A trail through history

-A A +A

Volunteers preserve Owen County’s farming past for next generation

By Molly Haines

As a result of the Owen County 20/20 Vision project and the Owen County Leadership program, Joy Bourne Morgan and three other Owen countians have banded together to preserve different aspects of farm life for generations to come.

Morgan, along with Harold Malcomb, Freida Smith and Elizabeth Prewitt began The Owen County Agricultural Heritage Trails by interviewing farmers throughout the county to get accurate details on farming in Owen County.

“We’re going to start documenting the information gathered by painting murals on some of the many tobacco barns through the county,” Morgan said, “and the murals will depict the different stages of tobacco.”

The committee hopes to begin its first depiction of farm life in Owen County   in the near future.

Morgan said the first mural will be painted on a peg barn belonging to Ronnie and Donna Dunavent on Hwy. 22 between Owenton and Sweet Owen.

“We’ve worked with Ronnie and his brother Glen on the project,” Morgan said. “Marie Cobb, a resident of Owen County, will be painting the first mural.”

Morgan said the project is a unique way to preserve the history of farming in Owen County.

“This is something that many people in the county can identify with and I think it will attract a lot of visitors who scope out small areas with a unique history,” Morgan said. “We don’t want our county to become just another anywhere U.S.A., we want to attract people through our heritage.”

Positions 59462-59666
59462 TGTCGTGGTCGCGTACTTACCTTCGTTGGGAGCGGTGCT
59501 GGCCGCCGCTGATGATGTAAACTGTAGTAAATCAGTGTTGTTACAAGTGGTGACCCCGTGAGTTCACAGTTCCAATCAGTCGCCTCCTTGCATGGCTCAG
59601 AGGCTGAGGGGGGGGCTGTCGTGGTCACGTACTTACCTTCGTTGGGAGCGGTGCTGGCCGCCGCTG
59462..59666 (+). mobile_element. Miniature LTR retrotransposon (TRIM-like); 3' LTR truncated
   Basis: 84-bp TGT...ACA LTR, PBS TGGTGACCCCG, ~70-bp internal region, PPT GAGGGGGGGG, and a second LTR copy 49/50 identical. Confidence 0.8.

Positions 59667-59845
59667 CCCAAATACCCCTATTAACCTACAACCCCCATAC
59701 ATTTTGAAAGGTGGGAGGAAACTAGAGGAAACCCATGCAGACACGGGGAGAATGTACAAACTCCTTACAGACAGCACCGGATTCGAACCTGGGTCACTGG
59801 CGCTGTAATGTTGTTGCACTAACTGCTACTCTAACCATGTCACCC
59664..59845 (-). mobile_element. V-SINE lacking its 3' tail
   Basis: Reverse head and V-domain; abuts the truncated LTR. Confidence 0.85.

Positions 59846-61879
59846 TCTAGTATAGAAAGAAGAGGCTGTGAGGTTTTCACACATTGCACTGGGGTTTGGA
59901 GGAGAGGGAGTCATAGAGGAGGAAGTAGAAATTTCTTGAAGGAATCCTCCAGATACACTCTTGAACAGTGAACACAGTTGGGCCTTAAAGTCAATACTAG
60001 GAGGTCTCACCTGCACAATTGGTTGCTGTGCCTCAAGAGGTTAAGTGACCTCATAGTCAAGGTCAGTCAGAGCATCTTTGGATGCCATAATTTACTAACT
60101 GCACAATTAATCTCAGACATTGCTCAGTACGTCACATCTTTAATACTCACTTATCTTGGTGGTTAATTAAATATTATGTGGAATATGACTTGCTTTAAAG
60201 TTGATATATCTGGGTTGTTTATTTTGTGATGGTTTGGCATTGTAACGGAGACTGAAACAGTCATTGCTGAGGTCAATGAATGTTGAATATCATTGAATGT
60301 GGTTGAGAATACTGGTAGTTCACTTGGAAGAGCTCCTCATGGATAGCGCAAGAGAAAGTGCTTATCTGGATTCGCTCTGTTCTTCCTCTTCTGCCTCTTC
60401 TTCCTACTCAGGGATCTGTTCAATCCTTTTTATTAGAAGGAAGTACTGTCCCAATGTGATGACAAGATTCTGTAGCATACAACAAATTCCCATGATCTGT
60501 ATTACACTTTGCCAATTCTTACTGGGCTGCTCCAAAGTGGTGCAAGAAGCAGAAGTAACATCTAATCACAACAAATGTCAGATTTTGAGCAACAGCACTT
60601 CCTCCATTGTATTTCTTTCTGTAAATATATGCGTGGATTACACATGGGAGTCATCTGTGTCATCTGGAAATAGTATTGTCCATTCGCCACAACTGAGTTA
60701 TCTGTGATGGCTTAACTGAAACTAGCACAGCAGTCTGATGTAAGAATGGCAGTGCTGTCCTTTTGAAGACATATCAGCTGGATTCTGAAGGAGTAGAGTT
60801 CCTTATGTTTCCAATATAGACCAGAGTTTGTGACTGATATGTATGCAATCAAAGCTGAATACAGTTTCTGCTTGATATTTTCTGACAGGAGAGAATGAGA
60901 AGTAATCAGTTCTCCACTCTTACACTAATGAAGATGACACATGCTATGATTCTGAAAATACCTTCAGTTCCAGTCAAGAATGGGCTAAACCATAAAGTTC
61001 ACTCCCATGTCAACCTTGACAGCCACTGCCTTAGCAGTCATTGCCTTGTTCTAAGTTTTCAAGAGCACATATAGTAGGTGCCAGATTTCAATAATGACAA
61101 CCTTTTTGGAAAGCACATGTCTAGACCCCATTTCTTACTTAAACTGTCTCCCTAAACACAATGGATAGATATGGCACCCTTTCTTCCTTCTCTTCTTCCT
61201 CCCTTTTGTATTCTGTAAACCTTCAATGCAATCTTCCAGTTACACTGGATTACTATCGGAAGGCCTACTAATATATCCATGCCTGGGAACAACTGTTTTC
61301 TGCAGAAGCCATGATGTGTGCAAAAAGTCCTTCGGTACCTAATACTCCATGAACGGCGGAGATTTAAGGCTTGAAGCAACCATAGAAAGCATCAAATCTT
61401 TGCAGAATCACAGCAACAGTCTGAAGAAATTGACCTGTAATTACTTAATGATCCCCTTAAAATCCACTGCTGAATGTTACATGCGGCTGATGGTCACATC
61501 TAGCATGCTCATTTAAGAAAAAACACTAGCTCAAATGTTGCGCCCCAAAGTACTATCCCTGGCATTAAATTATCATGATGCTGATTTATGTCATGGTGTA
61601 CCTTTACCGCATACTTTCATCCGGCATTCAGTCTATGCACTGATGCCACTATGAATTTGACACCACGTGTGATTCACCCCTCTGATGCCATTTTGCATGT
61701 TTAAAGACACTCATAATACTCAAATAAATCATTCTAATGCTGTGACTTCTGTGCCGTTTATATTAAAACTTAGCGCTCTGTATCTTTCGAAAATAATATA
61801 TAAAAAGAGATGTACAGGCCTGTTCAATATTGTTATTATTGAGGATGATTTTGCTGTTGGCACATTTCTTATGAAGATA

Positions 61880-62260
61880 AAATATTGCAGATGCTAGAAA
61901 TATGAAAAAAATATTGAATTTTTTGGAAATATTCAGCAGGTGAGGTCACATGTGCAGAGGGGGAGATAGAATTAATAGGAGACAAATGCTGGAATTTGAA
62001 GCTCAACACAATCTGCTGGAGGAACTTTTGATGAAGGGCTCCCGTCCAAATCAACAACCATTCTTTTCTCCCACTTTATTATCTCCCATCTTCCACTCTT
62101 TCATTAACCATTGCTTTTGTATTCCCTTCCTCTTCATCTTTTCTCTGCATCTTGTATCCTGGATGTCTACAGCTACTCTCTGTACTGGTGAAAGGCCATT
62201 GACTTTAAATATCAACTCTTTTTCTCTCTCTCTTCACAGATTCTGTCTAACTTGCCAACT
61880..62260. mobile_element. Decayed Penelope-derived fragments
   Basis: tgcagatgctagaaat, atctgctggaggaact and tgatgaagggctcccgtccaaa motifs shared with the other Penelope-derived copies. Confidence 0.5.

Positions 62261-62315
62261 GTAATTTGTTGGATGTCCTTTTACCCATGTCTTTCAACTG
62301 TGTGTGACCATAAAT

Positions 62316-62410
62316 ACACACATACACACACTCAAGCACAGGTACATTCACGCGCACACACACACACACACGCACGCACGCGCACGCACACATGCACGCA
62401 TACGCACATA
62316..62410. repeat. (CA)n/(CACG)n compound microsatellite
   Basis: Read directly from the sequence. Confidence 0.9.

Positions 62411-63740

Morgan said the trail will also serve future generations as an educational tool.

“Once my generation goes on, farming will likely become a thing of the past,” Morgan said. “This project is special to me because I actually grew up on a farm. I was blessed to be connected with a piece of land and to gain work ethic through farming.”

Morgan said the first mural will cost about $4,000 to complete.

“We’re taking donations for the first mural from people throughout the community,” Morgan said. “Community support for this project is necessary for future grant-funding for more murals.”

“Donations can be made in any amount by anyone,” Morgan said. “They can also be made in honor or in memory of someone.”

Morgan said those who wish to donate can contact her or any of the other committee members for more information on how to donate.

“We really appreciate all the farm men and women for sharing their stories,” Morgan said.

The Owen County Agricultural Heritage Trail committee will be looking for barns throughout the county for future murals. Those interested may contact one of the committee members for more information.

Morgan said work on the first mural will begin in the near future.

“We’re not sure that it will be completed this fall because of bad weather, but we will begin the first sunny day of spring,” Morgan said.